This is a sweeping 150 years history of Asian immigrant in united states. It traces the situation of various Asian groups, primary Chinese, Japanese and Filipinos. Brought in to fill the labor need, with the largest number concentrated in California and Hawaii, they are often rejected by the mainstream white society. They are treated with hostility, discriminated, marginalized and condemned by constitution for the most part of history. Today in San Francisco, Chinese is elected to the position bo This is a sweeping 150 years history of Asian immigrant in united states. It traces the situation of various Asian groups, primary Chinese, Japanese and Filipinos. Brought in to fill the labor need, with the largest number concentrated in California and Hawaii, they are often rejected by the mainstream white society. They are treated with hostility, discriminated, marginalized and condemned by constitution for the most part of history. Today in San Francisco, Chinese is elected to the position both of the Mayor and the President of the board of supervisor. Asians are active participant of all levels of the society, which is now largely meritocratic. I am really lucky to be an Asian in this era rather than the last century. It is an important historical lesson to learn how it was used to be and how we become who we are today.

  12. 5 out of 5

    James Peavler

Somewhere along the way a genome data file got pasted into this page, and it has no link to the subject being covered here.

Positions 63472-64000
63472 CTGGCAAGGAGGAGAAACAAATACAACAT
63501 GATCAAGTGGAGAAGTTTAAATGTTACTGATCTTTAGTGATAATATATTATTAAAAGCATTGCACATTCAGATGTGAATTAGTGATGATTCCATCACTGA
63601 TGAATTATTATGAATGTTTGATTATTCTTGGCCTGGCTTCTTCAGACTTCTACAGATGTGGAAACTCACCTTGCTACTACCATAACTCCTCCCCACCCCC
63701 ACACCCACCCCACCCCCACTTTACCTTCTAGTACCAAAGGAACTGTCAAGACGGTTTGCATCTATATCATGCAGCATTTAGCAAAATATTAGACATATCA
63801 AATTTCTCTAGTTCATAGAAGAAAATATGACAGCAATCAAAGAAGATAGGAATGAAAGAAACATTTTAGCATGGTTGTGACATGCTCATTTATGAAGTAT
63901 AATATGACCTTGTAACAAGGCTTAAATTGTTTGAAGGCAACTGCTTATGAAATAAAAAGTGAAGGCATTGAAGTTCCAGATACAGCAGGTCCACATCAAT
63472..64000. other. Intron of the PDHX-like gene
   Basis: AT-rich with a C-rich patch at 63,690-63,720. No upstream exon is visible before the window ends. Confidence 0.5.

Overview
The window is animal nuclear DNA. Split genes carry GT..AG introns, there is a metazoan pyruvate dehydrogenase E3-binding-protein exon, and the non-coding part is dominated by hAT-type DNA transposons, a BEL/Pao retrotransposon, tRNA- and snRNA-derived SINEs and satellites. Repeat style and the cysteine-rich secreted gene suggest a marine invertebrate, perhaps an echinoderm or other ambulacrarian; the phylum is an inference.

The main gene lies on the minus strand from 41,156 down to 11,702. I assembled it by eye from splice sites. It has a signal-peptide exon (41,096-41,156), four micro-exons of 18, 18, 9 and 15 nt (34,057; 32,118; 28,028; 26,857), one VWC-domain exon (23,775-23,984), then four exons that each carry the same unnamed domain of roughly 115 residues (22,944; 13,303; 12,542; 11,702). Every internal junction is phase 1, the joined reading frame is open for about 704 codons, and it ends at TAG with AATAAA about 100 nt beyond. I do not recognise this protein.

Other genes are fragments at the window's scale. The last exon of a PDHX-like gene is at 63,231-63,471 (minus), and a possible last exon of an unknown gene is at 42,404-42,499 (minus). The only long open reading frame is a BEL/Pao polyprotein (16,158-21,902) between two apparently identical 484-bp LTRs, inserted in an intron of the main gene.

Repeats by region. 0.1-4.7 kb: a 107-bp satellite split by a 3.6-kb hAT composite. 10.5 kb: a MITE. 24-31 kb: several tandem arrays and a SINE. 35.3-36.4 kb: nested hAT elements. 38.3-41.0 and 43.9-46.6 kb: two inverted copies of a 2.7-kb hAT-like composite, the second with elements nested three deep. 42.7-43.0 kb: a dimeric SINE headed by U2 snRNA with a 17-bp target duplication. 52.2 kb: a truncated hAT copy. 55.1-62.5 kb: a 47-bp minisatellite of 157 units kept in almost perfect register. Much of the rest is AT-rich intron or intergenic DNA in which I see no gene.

Incredibly interesting for anyone who is interested in the history of immigration to America. Many of the books out there on Asiatic immigration deals with China. I found it nearly impossible to find anything on any other countries. Although dense in some areas, this is a great beginners book for anyone who does not know much on Asian immigration to America. It covers the entire spectrum, from Chinese to Japanese to Korean to Indians, and gives a great overview of why and how members of these pa Incredibly interesting for anyone who is interested in the history of immigration to America. Many of the books out there on Asiatic immigration deals with China. I found it nearly impossible to find anything on any other countries. Although dense in some areas, this is a great beginners book for anyone who does not know much on Asian immigration to America. It covers the entire spectrum, from Chinese to Japanese to Korean to Indians, and gives a great overview of why and how members of these particular countries chose to move to America.